An alternative or perhaps companion to keyword research tools, operators can help you identify the popularity of certain keywords and keyword phrases when you are optimizing a site. Although very limited in the level of information you receive, I find them a quick way to check for popularity, as you simply type in a word before your search term/keyword phrase into Google and hit ‘search’ to get your results.
There are three main types of operators you can use:
1) Allintitle: This operator tells you how many web pages globally have the same keywords listed in their title tags.
E.g. “Allintitle: thai restaurants” is typed into the search field. The SERP then reports back that 744,000 web pages on the web contain both these words in their title tag.
2) Intitle: This works the same way as Allintitle, but shows all web pages that list any of the keywords. So in the example above, if you used “intitle:” instead of “allintitle:” the SERP would reflect all websites that contained either the keyword “thai” OR the keyword “restaurants” in their title tags.
3) Allinanchor: This operator allows you to see how many links on the web are using the specific keywords.
If you’d like to know more about using keyword research tools for SEO, I recently wrote a post on the new Google Keyword Planner and how it differs from the Keyword Tool.
I recently came across Inbound Writer through a friend. I’ve shared my brief thoughts on it with the students in my Writing for the Web class blog, but it’s worth repeating here…
Inbound Writer bills itself as the “first social writing application”. It combines a keyword search tool, SEO prompts, a text editor and social media platforms. As a writer, I’m not sure how I feel about it. It comes across as a DIY writing with SEO tool, which is most definitely useful, but what concerns me is the impact of something like this on the quality of the writing. The number one rule of SEO, as far as I am concerned, is that you still need to write for people, not search engines, and although I’m sure this tool is useful in many ways, I don’t think it can or should replace a writer.
Maybe I just feel that way because I don’t like the idea of an app taking my job?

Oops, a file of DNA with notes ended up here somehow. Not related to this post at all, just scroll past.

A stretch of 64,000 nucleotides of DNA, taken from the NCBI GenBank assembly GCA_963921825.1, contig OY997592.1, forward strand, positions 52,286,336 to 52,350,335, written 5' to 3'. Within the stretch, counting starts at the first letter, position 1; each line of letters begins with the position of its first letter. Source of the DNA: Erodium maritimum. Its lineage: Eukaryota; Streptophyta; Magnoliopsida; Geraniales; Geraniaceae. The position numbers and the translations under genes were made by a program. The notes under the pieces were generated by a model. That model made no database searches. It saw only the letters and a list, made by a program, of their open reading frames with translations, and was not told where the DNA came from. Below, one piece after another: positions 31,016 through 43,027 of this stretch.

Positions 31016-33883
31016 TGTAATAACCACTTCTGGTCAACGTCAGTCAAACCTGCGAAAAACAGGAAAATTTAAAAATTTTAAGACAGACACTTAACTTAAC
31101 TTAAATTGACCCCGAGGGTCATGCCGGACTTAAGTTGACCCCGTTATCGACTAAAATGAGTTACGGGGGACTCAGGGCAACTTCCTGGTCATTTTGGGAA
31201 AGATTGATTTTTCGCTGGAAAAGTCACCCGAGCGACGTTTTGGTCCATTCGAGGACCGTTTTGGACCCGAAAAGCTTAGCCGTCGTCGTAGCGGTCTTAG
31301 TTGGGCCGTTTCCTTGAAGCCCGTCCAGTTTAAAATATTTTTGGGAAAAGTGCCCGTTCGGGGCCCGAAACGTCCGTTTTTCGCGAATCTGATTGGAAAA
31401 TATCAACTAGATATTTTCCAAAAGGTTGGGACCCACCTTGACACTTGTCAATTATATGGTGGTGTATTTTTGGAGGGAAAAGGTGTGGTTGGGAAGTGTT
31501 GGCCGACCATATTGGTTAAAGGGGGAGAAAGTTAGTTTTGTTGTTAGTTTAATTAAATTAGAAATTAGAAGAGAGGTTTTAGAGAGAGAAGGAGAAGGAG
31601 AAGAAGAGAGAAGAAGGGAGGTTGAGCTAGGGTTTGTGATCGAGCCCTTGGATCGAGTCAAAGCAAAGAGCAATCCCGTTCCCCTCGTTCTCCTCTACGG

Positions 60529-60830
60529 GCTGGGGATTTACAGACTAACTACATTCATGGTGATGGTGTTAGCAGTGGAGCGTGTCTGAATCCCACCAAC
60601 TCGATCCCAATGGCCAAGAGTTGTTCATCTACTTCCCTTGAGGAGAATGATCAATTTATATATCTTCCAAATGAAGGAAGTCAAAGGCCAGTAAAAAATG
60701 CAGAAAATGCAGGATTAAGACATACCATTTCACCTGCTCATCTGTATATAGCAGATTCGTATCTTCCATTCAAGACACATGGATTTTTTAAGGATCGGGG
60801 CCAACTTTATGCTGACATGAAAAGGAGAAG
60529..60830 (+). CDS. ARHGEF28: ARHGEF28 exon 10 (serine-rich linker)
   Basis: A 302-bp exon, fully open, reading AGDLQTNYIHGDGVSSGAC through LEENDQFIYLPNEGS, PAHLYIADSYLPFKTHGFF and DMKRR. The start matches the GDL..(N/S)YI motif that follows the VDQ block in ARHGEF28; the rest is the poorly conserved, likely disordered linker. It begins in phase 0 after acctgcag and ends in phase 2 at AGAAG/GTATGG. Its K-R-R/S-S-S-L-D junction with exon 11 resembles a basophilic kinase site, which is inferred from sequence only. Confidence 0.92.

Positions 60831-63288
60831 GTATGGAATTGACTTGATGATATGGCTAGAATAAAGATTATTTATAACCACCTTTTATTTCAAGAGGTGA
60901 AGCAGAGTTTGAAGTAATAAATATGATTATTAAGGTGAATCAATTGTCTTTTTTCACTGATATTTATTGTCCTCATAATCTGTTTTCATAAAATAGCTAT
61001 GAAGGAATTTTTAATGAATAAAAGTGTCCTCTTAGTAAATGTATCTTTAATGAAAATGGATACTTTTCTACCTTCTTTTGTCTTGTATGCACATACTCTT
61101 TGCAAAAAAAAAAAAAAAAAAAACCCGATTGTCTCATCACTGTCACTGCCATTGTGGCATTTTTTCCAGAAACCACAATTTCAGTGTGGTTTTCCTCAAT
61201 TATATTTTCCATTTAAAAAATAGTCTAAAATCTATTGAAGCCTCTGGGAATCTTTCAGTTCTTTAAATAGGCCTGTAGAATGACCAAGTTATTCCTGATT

I recently had the pleasure of presenting on Organic SEO and Content Development at an Advanced WordPress workshop being run by an innovative company, PowerUP Concepts. It was such a pleasure to talk to the dedicated, enthusiastic group! Juliana and Sasa of PowerUP offer a great package (with special rates for Wired Woman Society members too) and it was wonderful to be a part of it.
Something that I stressed to the group, which I don’t think people give much thought to when they are developing their website is the audience! It sounds strange and obvious, but we get so caught up in how we want it to look and what we want to say, that we forget to think of WHO we are trying to target. My suggestion to the group? Sit down for 15 minutes to half an hour and sketch out your ideal reader. Draw a picture of them if you need to! And every time you sit down to write something or design something, keep them in mind. Also ask yourself some of the following questions about that ideal reader:
- What do they need to know?
- What kind of language or design principles speak to them?
- What level of information should you include?
- What would you need to know if you were them?
By conducting an audience analysis like this (and you may need to take it further and do some market research, ask around, look at other similar sites etc), you can ensure that the content and design you offer on your site hits its target every time!
We’re hoping to run more of these combo type workshops in the new year, so watch this space.
PS- you can read Sasa and Juliana’s reflections on the workshop on the PowerUP Concepts website.